• Kendra February 9, 2011 at 1:21 pm #

        I do agree with that–I was let down by Katniss’s redemption. She settled for Peeta (I’m a Peeta-shipper, so that “settling” made me mad–she should’ve been thrilled to see him, ahem) and yet, she was still broken. I get broken, but not so broken her joy was utterly gone. There needs to be a sweet, silver lining that makes the sacrifice worthwhile.

      • Kait Nolan February 9, 2011 at 1:25 pm #

        Okay Kendra, here’s a thought (now I have not read the Hunger Games books, so I’m thinking generically), do you think that we hopeless romantics and romance lovers have a higher requirement for that kind of thing than other readers?

      • Kendra February 9, 2011 at 3:28 pm #

        @Kait….I don’t know, honestly. I do find myself annoyed with “ironedy” stories (the hero loses, usually in love, like “Up in the Air” with George Clooney). I can handle a good tragedy, but I want it to be a noble loss, I guess. For Mockingjay, I more reacted to Katniss’s 180 in character…she was very “un-Katniss” in the end, almost too much. So in that respect, I think I can handle it (even as a hopeless romantic–guilty as charged! : D) if the character stays intact. Lord knows I like to abuse my characters, but I do almost always give them some semblance of a happy ending, too.

      • Claire February 9, 2011 at 9:53 pm #

        Oh, how I LOVE Up In the Air. I actually appreciated how they didn’t get together in the end, because, I mean, sometimes that happens. And, yes, that was my major beef with Mockingjay. There was no catharsis, it was just basically her giving up. And, yeah, that happens, too. But after everything she had been through, it was just really hard to take.

  3. Lauralynn Elliott February 9, 2011 at 10:09 am #

    Because I’m, um, well endowed, I get enough attention drawn to my boobs without adding more attention. LOL

    Seriously, we really shouldn’t be afraid to take some chances with our characters. They shouldn’t be perfect, and things should happen to them. I say go for it! :0)

    Love this post!

    • Claire February 9, 2011 at 10:42 am #

      I can empathize, girl. I’m also, um, well-endowed, which makes the whole cleavage dilemma even worse. Oy. But that shouldn’t stop us from throwing caution to the wind and donning that deep scoop-neck blouse, amirite??

      Thank you for reading, and I’m glad you enjoyed! :)

  4. Kait Nolan February 9, 2011 at 10:15 am #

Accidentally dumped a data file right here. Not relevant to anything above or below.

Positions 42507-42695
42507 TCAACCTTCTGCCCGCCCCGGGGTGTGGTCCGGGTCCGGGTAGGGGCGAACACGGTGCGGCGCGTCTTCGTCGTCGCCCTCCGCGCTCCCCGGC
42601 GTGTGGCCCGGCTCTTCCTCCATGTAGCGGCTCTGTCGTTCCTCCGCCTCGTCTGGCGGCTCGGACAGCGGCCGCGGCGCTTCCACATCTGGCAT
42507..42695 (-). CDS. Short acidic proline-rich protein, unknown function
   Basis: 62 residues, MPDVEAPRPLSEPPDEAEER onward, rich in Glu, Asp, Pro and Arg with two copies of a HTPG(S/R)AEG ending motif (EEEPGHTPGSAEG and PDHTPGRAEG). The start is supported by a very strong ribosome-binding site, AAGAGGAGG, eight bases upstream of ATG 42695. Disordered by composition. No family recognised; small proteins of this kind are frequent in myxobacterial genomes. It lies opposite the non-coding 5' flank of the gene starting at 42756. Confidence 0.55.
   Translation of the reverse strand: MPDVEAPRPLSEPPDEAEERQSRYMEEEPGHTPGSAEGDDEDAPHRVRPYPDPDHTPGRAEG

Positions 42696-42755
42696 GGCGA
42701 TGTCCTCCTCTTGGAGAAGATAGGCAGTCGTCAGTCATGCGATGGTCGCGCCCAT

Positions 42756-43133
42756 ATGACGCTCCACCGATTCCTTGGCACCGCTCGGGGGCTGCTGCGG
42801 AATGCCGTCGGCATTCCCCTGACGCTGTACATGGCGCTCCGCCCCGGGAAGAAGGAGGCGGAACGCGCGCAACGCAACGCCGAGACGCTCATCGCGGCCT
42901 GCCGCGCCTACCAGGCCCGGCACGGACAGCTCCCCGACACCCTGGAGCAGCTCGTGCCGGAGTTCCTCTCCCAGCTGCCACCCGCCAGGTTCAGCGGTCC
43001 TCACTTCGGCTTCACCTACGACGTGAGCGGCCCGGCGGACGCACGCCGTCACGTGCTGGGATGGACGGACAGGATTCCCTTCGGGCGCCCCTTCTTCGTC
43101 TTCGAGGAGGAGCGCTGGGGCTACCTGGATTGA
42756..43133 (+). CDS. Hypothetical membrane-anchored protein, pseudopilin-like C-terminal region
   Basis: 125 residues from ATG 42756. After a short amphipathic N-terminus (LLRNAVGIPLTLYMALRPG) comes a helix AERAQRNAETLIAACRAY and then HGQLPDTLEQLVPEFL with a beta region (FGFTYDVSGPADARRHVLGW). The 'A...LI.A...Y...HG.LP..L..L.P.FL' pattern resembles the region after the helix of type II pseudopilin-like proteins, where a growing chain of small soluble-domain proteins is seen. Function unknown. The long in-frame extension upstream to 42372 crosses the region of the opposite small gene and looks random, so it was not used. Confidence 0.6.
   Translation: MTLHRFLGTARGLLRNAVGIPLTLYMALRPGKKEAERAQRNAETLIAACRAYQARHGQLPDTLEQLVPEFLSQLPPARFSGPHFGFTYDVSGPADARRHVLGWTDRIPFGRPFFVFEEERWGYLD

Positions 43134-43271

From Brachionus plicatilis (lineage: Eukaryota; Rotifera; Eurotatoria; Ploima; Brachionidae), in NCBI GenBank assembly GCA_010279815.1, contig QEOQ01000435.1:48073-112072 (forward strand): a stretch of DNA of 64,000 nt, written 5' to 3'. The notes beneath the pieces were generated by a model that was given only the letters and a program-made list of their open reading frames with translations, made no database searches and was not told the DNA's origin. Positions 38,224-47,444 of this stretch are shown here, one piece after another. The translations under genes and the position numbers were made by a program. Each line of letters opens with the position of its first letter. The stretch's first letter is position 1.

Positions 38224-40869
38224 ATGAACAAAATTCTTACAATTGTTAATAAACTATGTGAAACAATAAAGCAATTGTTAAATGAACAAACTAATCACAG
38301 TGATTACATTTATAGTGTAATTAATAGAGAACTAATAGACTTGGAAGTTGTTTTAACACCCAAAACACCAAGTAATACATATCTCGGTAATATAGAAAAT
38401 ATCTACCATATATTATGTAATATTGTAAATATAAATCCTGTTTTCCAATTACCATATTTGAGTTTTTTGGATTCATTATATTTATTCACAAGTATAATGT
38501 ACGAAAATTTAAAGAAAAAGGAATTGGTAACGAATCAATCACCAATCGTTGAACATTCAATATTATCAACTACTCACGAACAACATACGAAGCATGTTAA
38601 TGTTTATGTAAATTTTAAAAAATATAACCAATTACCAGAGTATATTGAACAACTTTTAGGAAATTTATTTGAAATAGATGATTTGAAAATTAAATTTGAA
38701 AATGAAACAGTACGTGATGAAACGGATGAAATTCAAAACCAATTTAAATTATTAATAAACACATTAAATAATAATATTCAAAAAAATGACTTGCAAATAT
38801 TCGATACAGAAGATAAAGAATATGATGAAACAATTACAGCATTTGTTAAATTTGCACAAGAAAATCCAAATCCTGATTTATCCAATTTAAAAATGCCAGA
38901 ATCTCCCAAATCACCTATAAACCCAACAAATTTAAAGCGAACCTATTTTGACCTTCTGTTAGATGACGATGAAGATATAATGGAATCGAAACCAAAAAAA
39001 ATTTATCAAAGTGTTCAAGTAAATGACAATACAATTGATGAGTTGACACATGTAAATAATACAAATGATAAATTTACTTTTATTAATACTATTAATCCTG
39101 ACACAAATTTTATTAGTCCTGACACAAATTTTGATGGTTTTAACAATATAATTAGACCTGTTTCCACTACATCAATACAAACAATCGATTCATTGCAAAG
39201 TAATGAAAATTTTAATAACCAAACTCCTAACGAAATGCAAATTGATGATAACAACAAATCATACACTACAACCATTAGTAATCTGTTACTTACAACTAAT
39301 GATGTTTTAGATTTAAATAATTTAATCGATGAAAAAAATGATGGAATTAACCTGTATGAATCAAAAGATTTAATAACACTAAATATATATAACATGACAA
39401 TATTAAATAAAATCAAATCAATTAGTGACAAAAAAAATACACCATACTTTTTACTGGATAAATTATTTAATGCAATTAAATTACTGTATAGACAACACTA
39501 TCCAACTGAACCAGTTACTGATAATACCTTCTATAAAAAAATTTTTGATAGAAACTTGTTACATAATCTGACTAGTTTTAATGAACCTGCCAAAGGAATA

This was another one of those posts that made me glad I wasn’t actively consuming a beverage. The warning that it was a post about boobs was much appreciated and prevented necessary laptop screen clean up from spew. GREAT analogy by the way.

    I used to have problems torturing my characters. I hated to be mean (Mama trained me not to be). Then I hit the 9 Year Book. The book that haunted me from the time I started college, to the year or two after grad school where I’d work, change, delete, change, rewrite…I abused the hell out of that heroine and it’s like it got me over the hump. Whipping them gets easier with practice. I’m not gonna analyze what that might say about me…

    But you’re absolutely right in that the ending is not NEARLY as satisfying if they have not nearly lost all.

    That being said, sometimes I wonder if you can be too horrible. Like creating some awesome valedictorian cheerleader who loses her looks, her job, becomes a drug addict, has some close family member murdered, loses a leg, and has her dog get hit by a car. The Mary Sue of tortured characters. I’ve never gone that far (no dogs will ever be injured in my work), but sometimes I think there is an issue with believability that THAT MUCH bad stuff can happen to one person, you know?

    • Claire February 9, 2011 at 10:40 am #

      I think it’s less about how much bad stuff you do to your characters, and more about what you do. You’re right that there is a danger in turning your character into “the Mary Sue of tortured characters” (well put). People are just as likely to roll their eyes about too many hardships as they are about too many good things. So, you shouldn’t go down this list of “bad things that can happen to people” and make sure you put your character through all of those. Rather, you have to think about what would make your particular character hurt the most. What would the absolute worst thing that could happen to this character, or the worst thing for this character to have threatened? Then, do it, threaten it. It’s not about quantity of struggles; it’s about quality of struggle. I think the ideal is probably a lot of little obstacles that the character learns to overcome — followed by the worst thing ever, which breaks the character, and up from which they have to pull themselves, bit by bit.

    • Claire February 9, 2011 at 10:41 am #

      Oh, and you’re welcome for the boob disclaimer. ;)

  5. abby mumford February 9, 2011 at 12:56 pm #

    this is an awesome post. raising the stakes is something i am constantly thinking about, but you articulate it oh so well here.

    and with the cleveage analogy, you may have just raised the stakes of your blog. and by stakes, i mean viewership, and by viewership, i mean people searching for things other than writing advice… way to snare them with your witty wisdom instead!

    • Claire February 9, 2011 at 9:55 pm #

      Haha, I actually thought about what this post would do to the types of hits my blog got. Luckily, I haven’t seen anything untoward as of yet. ;D

      I’m so glad you enjoyed the post! It’s something I’m always thinking about, too. Happy writing!

  6. ashelynn sanford February 9, 2011 at 5:51 pm #

    Love this post. Makes me think of TAWHK and my circus idea. I freaking love you and this post. <333

    • Claire February 9, 2011 at 9:49 pm #

      I freaking love YOU. And I really really want to read TAWHK and your circus story. So, what I’m saying is, you’d better be writing right now! :D

  7. andrewmocete February 11, 2011 at 7:37 am #

    Man, I’ve never wanted boobs so much in well . . . ever. The only way I can compete is with a plunging waste line and that IS NOT the kind of stake raising I’m prepared for. In my writing, I can do that and you’ve expressed why beautifully. As a wise man once said, “Buffy sad, great show. Buffy happy, maybe not so much.”